Setting off from Boarhills there is a lot of long grass – very wet grass! As you can see my jeans and shoes were soaked – and that was only after 10 minutes! It had turned into a nice warm day though so I wasn’t worried. I knew I’d dry out once I was out of the grass.
I started where I had left off the night before. It’s easy to miss the sign as you are on a track around a farm and you can easily just keep in walking round the track if you’re not paying attention:
So, at this ruin you have to come of the track, turning right across the fields (this is where you start getting wet knees:-) ) and down to the coast:
It’s not long until you reach the impressive Buddo Rock. It’s really massive with a strange wrinkled surface and what looks like a stairway inside. Quite a site to behold!
After this rock the path seems to disappear again so it’s very easy to lose your footing – be careful!
The path is also going up,
and down (these steps were really slippy!),
and up again!
But when I reached the top it was nice to see some humans on the path coming in the opposite direction:
This is (from left to right) Peter, Roddy and Jake. They were out for a days walking from St. Andrews to Kingbarns. They had intended going up a hill but with the weather not so good they decided to walk the coastal path instead. They were saying that it was difficult to find the signs and they’d missed one so and had a bit of an extra trek. Tell me about it!:-)
It was really nice to speak to them. To hear about the difficulties they’d had and how they got round them. I’d definitely recommend walking in a group rather than on your own.
Anyway, on I went over the wall (cute little ladder:-) )
and back down to the beach.
I had now got to the point that I was worried about from the night before:
and I was so glad I hadn’t attempted to pass it at high tide. It’s basically rocks that you have to climb across and since they were all pooled with sea water I guess it’d be completely impassable at high tide.
After climbing these I passed by Kinkell Ness with it’s rock and spindle,
and was soon being presented with magnificent views of St. Andrews.
At St. Andrews I got a brilliant surprise!
My daughter Lisa had come to meet me and walk with me for the day! It was a lovely surprise and made the rest of the day feel like a holiday – thanks Lisa (she took a brilliant video of me when she jumped out on me but this version of wordpress won’t allow video – aww shame)!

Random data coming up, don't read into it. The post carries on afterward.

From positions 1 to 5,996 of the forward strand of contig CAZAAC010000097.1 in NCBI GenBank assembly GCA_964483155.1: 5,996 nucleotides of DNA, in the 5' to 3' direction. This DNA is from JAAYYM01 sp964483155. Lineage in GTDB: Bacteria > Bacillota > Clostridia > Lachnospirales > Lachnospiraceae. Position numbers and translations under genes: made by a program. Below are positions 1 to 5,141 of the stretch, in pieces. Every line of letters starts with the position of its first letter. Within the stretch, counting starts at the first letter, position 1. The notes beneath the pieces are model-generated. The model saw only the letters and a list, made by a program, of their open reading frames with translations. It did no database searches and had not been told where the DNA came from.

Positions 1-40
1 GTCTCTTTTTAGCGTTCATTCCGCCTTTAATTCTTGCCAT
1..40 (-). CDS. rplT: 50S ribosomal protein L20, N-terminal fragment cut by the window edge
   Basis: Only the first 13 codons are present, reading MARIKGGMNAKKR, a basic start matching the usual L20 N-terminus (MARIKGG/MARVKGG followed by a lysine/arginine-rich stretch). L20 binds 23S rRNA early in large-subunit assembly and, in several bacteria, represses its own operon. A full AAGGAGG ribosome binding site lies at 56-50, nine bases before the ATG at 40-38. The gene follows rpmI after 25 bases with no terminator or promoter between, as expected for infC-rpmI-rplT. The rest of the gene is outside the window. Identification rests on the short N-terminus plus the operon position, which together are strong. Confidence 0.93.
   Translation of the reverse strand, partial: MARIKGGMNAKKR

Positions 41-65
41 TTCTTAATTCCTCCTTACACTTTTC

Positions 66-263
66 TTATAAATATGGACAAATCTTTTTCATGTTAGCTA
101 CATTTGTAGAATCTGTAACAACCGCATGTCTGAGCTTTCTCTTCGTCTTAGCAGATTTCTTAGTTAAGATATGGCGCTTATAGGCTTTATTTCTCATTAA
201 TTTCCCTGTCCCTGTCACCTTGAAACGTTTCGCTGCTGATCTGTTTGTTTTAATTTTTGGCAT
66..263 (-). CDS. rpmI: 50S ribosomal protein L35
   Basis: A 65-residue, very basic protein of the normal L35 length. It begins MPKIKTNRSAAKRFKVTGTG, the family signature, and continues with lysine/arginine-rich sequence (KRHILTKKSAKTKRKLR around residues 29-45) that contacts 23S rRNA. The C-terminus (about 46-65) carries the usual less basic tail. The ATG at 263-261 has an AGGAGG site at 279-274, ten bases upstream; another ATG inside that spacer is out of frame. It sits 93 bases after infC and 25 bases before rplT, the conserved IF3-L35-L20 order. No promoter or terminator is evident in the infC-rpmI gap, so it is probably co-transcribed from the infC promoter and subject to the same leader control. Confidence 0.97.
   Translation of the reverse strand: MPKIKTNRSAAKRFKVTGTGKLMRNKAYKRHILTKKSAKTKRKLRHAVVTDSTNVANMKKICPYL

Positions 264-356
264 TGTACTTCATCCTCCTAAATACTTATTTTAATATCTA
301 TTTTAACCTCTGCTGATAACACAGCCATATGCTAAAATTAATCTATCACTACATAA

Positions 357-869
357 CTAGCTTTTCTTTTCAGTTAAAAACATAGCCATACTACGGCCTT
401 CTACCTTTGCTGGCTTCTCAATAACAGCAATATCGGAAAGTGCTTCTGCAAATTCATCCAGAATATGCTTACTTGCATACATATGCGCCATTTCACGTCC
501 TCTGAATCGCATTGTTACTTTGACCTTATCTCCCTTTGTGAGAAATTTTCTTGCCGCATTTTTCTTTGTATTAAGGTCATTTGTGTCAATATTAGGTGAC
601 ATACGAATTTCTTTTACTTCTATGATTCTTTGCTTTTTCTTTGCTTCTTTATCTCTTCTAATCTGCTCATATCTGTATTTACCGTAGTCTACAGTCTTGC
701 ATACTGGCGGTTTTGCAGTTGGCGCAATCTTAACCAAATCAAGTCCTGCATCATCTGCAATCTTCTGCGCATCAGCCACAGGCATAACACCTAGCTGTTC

St Andrews is a lovely town with lots of historical buildings, places to eat and drink,
and of course its famous golf course.
(apparently this bridge on the course is very famous)
After stopping for some lunch we returned to the path to head for Gaurdbridge and then Leuchars. The path at this point is simply a cycle path (watch out for those bikes!) that runs alongside the main road the A91 so there’s not much to see,
so I was really glad of Lisa’s company along the way.
I thought this was a nice sign to Guardbridge,
where we stopped for some refreshments:-)
It’s only a mile and a half to Leuchars from Guardbridge so it didn’t take us long at all. Leuchars is, of course, famous for its RAF base.
When you get there you have to be vigilant in watching for the Fife Coastal Path signs (a bit small in comparison to other signs!).
There are a few meanderings in and out of streets to get you to the correct place for your walk through Tentsmuir Forrest but when you see St. Athernase Church ahead, you have to turn right into Wessex Avenue then right again onto Earlshall Road. From there you are on the path to Tentsmuir Forrest.
It was a lovely day walking from Boarhills to Leuchars mainly because I had company. I had also decided to make today a shorter day as I had walked a lot of miles each day previously and felt I was not giving myself enough time just to enjoy each place . At 11 miles it was just about perfect – allowing time to sit and enjoy the location and explore some of the sites. It’s not a race after all!
I hope you are enjoying reading my blog – thanks for reading!